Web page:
So, with all the rain here, and now with the truck being broken which means until the road mud dries up some I can’t go out anywhere, I’m doing some of the other things on my creative bucket list. I need a break from writing/editing/formatting from time to time, and *shakes head* housework is not on that list.
Yes, I do the domestic stuff when I need to, or more likely, when I absolutely must. Besides, I’ve done enough of that while confined in this house due to the relentless rainy weather. And I seem to make messes as fast as I clean it. Today the mess is compounded by my project. As it turns out, making paper is quite messy.
Handmade paper is high on the list of things I *want* to do. After today’s trial, it appears I’ll need to do it a lot more often to become proficient.
Those little wasps make papermaking look so easy.
The other day I collected some mulberry leaves, chopped them up and put them in a large pot to cook.
Day one and the leaves were still completely unchanged by the heating and stirring.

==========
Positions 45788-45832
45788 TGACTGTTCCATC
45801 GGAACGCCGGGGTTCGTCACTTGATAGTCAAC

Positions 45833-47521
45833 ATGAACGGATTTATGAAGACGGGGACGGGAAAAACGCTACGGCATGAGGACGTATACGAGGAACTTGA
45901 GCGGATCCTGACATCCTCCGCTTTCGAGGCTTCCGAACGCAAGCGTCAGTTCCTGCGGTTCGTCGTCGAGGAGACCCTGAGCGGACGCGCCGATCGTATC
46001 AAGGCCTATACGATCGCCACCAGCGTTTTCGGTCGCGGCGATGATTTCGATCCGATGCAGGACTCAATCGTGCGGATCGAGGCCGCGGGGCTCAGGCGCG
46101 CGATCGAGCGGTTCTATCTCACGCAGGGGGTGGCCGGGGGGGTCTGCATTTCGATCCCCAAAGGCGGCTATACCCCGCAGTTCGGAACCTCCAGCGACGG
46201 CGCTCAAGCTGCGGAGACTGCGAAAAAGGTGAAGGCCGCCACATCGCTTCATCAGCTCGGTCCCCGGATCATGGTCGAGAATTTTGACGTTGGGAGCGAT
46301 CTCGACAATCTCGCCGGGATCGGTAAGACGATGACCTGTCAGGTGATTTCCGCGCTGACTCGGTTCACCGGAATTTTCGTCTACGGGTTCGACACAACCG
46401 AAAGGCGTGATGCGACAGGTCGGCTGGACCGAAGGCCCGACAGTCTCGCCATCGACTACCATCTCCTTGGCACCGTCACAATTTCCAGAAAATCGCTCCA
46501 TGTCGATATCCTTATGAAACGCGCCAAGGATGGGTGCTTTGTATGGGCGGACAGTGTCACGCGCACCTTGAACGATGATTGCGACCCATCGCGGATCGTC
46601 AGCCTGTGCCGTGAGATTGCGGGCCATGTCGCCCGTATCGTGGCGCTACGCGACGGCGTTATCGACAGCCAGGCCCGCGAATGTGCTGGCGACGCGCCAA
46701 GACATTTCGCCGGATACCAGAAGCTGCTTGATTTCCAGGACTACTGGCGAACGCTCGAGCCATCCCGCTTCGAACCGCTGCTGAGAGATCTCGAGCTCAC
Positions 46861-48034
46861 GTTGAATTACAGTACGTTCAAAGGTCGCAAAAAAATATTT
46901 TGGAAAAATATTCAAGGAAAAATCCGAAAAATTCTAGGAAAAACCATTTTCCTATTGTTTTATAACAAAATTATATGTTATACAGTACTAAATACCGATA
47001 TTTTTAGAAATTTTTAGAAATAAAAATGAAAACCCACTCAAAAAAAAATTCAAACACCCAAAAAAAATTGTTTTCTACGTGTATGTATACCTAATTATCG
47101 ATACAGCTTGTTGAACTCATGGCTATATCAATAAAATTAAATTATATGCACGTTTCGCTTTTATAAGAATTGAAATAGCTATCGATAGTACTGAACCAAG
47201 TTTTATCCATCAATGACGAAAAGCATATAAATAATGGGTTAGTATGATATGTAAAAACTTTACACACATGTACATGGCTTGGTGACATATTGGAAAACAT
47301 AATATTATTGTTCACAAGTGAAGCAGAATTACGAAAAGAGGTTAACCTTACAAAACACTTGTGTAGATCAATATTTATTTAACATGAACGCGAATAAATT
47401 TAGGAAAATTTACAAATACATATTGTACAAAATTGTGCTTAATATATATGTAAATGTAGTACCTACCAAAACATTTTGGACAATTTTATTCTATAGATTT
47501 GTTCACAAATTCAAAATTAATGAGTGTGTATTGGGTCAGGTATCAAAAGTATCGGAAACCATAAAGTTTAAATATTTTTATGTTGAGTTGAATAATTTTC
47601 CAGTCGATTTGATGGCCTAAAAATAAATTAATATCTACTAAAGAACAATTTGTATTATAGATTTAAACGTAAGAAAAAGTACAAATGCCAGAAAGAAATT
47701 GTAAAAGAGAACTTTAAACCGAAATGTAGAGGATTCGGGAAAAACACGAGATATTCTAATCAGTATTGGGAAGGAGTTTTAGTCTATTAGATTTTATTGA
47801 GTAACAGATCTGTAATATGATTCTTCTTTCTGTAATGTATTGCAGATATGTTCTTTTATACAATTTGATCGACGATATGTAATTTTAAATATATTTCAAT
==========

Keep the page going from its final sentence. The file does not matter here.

Day two and ditto.
Day three and I gave up and threw it into the blender.
That might have been a mistake, but I’m not sure yet because I haven’t tried the pounding it into a pulp method yet.
The first mistake I KNOW was a mistake is the improper use of my improvised deckle.
The next mistake was not having a good place to turn out the wet sheet so it could press until it dried. I turned it out onto a folded sheet and covered with the other half of the sheet. That wasn’t easy to manipulate when I tried to peel it off.
So my first sheet of handmade paper was, in most ways of looking at it, a complete failure. I even wasted two of my ginseng leaves that I wanted to press into the surface of it.
But from a learning perspective, it was a useful experiment. Now I know to do some things differently next time. Hopefully the NEXT photo you see of my handiwork, it looks a lot better than the one below!
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About the voice behind this blog, Madison Woods
I'm a creative old soul living way off the beaten path with my husband in the wild Ozark Mountains. Besides homesteading, growing plants & making crafty things and newsletters, I write books and stories. My rural fantasy fiction, written under the pen name, Ima Erthwitch, usually takes place in a much altered Ozarks.
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